Under the microscope sat a thin section of the smaller Bamiyan Buddha from Afghanistan which was destroyed in 2001. As polarizing filters were placed in front of and behind the sample creating cross polarization, grains of large quartz, feldspars, chert, and other components sparkled in vivid color on a dark background. This technique is called thin-section petrography. The analysis can help archeologists, historians, preservationists, and conservators know how and perhaps when the objects were made.
Ten participants gathered last week at the National Conservation Training Center in Shepherdstown, West Virginia to learn how to interpret 30 micron slices of mineral, rock, and ceramic under a polarized microscope. The two-day workshop, Petrographic Analysis for Conservation, was hosted by the National Center for Preservation Technology and Training (NCPTT), an office of the National Park Service, and the Center for Historic Architecture and Design (CHAD) in the University of Delaware’s School of Public Policy and Administration. Participants like Erik Gjesfjeld wanted to learn petrography to assist in his Ph.D. work at the University of Washington. Michael Trinkley from Chicora Foundation wanted to gain a better understand of the deterioration of grave markers.
Chandra Reedy, a professor at the University of Delaware, was the instructor for the workshop. She is a leading authority of the use of thin-section petrography for the analysis of cultural materials. Reedy first honed her skills in petrography by looking at differences in clay casting cores for ancient cast bronze objects at the University of California at Los Angeles. In 2003, Reedy received a grant from NCPTT to develop a manuscript that resulted in the book, Thin-section Petrography of Stone and Ceramic Cultural Materials. The previous year, she received a PTT Grant to evaluate analysis software for use in interpreting thins sections under regular and polarized light.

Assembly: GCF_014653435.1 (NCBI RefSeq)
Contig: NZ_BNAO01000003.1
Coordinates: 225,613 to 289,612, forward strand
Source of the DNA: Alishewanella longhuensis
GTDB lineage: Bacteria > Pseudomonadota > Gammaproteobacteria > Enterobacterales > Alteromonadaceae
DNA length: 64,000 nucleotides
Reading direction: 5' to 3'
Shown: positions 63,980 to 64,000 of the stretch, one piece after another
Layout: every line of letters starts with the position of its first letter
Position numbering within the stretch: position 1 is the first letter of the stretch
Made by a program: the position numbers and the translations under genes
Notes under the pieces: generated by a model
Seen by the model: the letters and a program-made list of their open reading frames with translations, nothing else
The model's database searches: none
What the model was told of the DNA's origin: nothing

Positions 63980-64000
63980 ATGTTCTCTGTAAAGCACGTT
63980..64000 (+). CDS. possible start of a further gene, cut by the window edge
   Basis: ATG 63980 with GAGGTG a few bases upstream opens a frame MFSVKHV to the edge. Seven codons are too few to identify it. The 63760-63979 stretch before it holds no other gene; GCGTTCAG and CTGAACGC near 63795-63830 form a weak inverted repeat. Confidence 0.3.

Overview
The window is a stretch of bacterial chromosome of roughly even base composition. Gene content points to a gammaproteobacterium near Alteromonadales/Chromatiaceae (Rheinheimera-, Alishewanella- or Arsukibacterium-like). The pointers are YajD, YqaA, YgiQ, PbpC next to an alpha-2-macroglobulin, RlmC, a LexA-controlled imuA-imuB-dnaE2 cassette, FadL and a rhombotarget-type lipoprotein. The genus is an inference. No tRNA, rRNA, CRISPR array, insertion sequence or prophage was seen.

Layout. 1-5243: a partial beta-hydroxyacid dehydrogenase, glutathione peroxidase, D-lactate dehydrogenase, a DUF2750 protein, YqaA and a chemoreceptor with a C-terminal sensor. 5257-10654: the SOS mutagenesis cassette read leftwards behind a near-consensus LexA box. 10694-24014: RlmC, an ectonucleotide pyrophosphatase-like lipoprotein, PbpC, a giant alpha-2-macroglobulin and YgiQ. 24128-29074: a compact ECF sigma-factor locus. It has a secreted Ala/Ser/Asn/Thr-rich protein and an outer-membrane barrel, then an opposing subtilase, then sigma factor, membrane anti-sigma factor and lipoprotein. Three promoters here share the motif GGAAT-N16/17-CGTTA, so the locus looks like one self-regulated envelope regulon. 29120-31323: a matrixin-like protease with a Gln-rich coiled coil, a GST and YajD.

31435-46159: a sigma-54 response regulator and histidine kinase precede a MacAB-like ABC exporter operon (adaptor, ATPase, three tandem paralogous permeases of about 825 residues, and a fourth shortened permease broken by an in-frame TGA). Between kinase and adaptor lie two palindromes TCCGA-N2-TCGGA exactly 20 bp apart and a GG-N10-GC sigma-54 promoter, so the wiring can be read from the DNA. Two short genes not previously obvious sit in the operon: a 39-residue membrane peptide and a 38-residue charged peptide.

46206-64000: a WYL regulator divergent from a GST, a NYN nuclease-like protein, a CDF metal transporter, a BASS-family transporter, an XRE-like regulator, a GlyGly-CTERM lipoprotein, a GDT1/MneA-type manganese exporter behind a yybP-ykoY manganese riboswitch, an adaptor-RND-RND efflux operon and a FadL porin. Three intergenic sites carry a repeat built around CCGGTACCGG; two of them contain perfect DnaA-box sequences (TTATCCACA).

The end of the first day laid a solid foundation for the next morning, when the group began to identify minerals and rock in different types of pottery. First the class learned about low-fired pottery, often called earthenware or terracotta. Dyed epoxy was used as a mounting medium for these thin-sections, which allowed the participants to easily see the pores and density of the clays. Students also learned about tempers (deliberate additives to help with the workability of the clays and to prevent rapid shrinkage and cracking of the object upon firing or cooling). Next, Reedy discussed high fired pottery and showed examples of stoneware, and soft- and hard-paste porcelain. Reedy ended the course by looking at non-pottery clay materials, such as Cuneiform tablets, bricks and tiles.
Participants were pleased with the opportunity to have individual microscopes and ample time looking at so many different types of materials under a microscope. Leica Polarizing microscopes were provided by the McCrone Research Institute and the Campbell Center for Historic Preservation Studies. “Seeing people who had never done thin-section petrography before really get interested in it and really see the potential in the types of research questions that can be addressed by the technique was great,” said Reedy. She added, “They learned a lot in these two days.”
More images from the workshop can be found on the NCPTT Flickr site.